Photo Credit Britannica, The Editors of Encyclopaedia
I read a short children's book about the poet Phillis Wheatley this weekend, and it had me thinking. I thought about her use of writing as a tool to prevail in spite of trauma. Please allow me to share a brief, bulleted exploration of some of the things we can pick up from Phillis Wheatley's short life.
1. God gives the ability to exceed human expectations.
People could hardly believe that an enslaved African girl could write poetry capable of global fame. And the first African American, first enslaved person and only second American woman to publish in the Americas, no less. (See Poems on Various Subjects, Religious and Moral, in 1773.) This was way beyond people's frame of reference.
2. They'll call you what they will. You be who you "be."
The name Phillis/Phyllis was given to this young lady to erase her identity and give her one that suited her oppressors. We don’t have record of her given/birth name. In my research it says that she was named after the slave ship that transported her here. If that's not something! That name was given in a pre-emptive move to own her identity. Yet the Greek meaning of it is "greenery"--life, vitality. She was able to be and to live just that, in spite of the original intention. “What you meant for evil, God meant for good.”
3. Sometimes our writing is for and about us; often, it's bigger.
My research said that Phillis wrote many poems about the goings-on of her time, and spoke to issues bigger than herself. She rarely wrote about herself. This, I believe, is part of why her work is enduring to this day.
4. Disbelief may follow you. Create anyway.
People were so incredulous that a young "slave girl" could produce poetry of her caliber that she had to appear in the equivalent of court to prove or have attestation to the authorship of her works. People were so committed to the narrative created to serve the oppressive system someone white and powerful had to vouch for her works. She created anyway...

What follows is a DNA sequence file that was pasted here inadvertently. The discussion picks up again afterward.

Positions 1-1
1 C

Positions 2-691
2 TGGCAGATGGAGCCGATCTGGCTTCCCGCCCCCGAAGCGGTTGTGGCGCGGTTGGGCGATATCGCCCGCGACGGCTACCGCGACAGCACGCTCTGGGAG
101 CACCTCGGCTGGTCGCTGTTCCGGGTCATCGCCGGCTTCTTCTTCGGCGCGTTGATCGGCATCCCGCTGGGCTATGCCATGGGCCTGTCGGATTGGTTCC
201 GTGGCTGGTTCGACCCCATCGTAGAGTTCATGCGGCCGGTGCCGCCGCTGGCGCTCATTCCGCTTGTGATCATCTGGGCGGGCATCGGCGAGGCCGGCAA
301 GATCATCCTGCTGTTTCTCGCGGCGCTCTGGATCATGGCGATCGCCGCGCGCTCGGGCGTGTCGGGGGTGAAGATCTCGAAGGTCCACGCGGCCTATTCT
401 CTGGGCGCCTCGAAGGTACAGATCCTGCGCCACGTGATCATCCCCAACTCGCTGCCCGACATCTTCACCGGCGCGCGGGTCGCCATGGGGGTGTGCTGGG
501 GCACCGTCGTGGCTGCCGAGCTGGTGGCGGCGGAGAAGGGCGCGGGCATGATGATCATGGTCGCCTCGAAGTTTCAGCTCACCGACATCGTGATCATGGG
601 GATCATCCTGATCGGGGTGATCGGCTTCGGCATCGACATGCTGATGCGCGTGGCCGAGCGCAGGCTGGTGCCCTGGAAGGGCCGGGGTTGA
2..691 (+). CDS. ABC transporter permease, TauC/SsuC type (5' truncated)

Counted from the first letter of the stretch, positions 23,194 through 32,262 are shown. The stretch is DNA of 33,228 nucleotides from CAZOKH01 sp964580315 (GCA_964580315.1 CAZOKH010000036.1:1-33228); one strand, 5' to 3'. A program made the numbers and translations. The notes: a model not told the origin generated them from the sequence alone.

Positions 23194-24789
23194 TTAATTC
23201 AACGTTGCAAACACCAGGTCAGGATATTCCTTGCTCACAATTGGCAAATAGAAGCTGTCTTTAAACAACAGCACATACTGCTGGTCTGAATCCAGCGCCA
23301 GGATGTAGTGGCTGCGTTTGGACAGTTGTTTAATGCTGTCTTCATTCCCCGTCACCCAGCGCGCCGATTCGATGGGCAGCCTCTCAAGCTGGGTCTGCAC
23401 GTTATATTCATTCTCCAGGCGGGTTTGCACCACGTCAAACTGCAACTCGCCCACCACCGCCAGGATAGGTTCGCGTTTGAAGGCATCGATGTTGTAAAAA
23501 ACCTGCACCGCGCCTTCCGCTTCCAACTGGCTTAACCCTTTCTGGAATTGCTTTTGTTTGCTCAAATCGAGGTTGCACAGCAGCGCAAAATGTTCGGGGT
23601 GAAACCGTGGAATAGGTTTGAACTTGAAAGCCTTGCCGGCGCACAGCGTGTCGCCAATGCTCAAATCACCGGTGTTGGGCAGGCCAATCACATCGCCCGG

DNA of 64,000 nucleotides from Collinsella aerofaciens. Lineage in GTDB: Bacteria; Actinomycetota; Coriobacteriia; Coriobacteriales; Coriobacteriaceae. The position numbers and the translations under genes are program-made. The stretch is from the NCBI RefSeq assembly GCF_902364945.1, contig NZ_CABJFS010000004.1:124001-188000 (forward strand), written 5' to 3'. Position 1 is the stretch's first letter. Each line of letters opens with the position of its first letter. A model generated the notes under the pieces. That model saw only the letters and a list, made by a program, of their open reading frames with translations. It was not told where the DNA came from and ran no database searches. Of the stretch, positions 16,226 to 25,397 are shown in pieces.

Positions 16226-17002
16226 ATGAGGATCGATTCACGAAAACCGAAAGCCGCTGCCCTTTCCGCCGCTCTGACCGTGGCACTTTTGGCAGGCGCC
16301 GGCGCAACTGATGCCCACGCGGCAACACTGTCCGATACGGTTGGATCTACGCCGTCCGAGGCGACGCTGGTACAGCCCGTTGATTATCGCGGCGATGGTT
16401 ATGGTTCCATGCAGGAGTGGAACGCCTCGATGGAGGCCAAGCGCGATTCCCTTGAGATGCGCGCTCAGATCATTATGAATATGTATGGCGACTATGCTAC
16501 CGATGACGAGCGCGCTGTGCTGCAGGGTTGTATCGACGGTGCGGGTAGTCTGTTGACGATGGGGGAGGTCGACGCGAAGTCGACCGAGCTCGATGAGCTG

5. Sometimes we are writing into the freedom of others that we don't yet enjoy. Though this is sacrificial ministry and is noble, it should not be our norm.
Lastly, I read that Ms. Wheatley- Peters (married surname) was controversial for supporting the newly formed American government, even though it endorsed slavery and even though the British army was offering freedom to Black people who fought for them. She used her arts to support the colonial government, even while enslaved by it. Think on that. We stay doing that as Black women, don't we?--Fighting for freedoms others will enjoy that we only one day hope to. I won't fall on a side either way about it, but it's worth noting.
So all in all, this standout poet’s story really is about a celebration of 3 things:
She used what she had
She created impactful work, despite the challenges
Her life was short, but her WORDS live on!
Salute to Ms. Phillis today, and all we who walk in her legacy just by deciding to put our words in the world...